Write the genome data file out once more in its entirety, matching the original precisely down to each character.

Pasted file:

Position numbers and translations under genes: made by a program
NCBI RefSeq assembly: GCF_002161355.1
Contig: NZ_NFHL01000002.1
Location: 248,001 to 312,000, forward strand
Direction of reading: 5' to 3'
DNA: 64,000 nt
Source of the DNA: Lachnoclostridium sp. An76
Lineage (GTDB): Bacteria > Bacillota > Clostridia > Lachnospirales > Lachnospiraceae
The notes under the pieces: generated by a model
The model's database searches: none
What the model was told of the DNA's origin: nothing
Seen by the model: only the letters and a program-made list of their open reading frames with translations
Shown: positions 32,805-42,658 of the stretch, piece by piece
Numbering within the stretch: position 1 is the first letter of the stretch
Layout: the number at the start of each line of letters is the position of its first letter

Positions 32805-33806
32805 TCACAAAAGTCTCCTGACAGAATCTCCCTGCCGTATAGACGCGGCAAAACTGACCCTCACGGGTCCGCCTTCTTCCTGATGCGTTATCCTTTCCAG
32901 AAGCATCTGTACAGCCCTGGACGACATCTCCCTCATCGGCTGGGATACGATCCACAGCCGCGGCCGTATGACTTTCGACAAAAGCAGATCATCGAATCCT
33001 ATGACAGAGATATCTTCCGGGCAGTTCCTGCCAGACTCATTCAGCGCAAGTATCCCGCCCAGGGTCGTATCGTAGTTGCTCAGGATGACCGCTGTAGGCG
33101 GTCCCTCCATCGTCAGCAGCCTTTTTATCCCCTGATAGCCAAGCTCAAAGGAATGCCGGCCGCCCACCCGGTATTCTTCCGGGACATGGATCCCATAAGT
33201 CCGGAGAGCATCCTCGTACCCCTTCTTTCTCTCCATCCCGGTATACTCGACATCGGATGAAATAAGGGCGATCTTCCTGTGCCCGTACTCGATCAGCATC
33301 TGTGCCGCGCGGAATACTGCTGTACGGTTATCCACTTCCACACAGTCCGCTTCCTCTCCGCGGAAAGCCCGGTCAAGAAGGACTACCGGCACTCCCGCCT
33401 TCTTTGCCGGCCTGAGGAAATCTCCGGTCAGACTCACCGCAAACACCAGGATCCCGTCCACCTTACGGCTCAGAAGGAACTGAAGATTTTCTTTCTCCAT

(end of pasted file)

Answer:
Position numbers and translations under genes: made by a program
NCBI RefSeq assembly: GCF_002161355.1
Contig: NZ_NFHL01000002.1
Location: 248,001 to 312,000, forward strand
Direction of reading: 5' to 3'
DNA: 64,000 nt
Source of the DNA: Lachnoclostridium sp. An76
Lineage (GTDB): Bacteria > Bacillota > Clostridia > Lachnospirales > Lachnospiraceae
The notes under the pieces: generated by a model
The model's database searches: none
What the model was told of the DNA's origin: nothing
Seen by the model: only the letters and a program-made list of their open reading frames with translations
Shown: positions 32,805-42,658 of the stretch, piece by piece
Numbering within the stretch: position 1 is the first letter of the stretch
Layout: the number at the start of each line of letters is the position of its first letter

Positions 32805-33806
32805 TCACAAAAGTCTCCTGACAGAATCTCCCTGCCGTATAGACGCGGCAAAACTGACCCTCACGGGTCCGCCTTCTTCCTGATGCGTTATCCTTTCCAG
32901 AAGCATCTGTACAGCCCTGGACGACATCTCCCTCATCGGCTGGGATACGATCCACAGCCGCGGCCGTATGACTTTCGACAAAAGCAGATCATCGAATCCT
33001 ATGACAGAGATATCTTCCGGGCAGTTCCTGCCAGACTCATTCAGCGCAAGTATCCCGCCCAGGGTCGTATCGTAGTTGCTCAGGATGACCGCTGTAGGCG
33101 GTCCCTCCATCGTCAGCAGCCTTTTTATCCCCTGATAGCCAAGCTCAAAGGAATGCCGGCCGCCCACCCGGTATTCTTCCGGGACATGGATCCCATAAGT
33201 CCGGAGAGCATCCTCGTACCCCTTCTTTCTCTCCATCCCGGTATACTCGACATCGGATGAAATAAGGGCGATCTTCCTGTGCCCGTACTCGATCAGCATC
33301 TGTGCCGCGCGGAATACTGCTGTACGGTTATCCACTTCCACACAGTCCGCTTCCTCTCCGCGGAAAGCCCGGTCAAGAAGGACTACCGGCACTCCCGCCT
33401 TCTTTGCCGGCCTGAGGAAATCTCCGGTCAGACTCACCGCAAACACCAGGATCCCGTCCACCTTACGGCTCAGAAGGAACTGAAGATTTTCTTTCTCCAT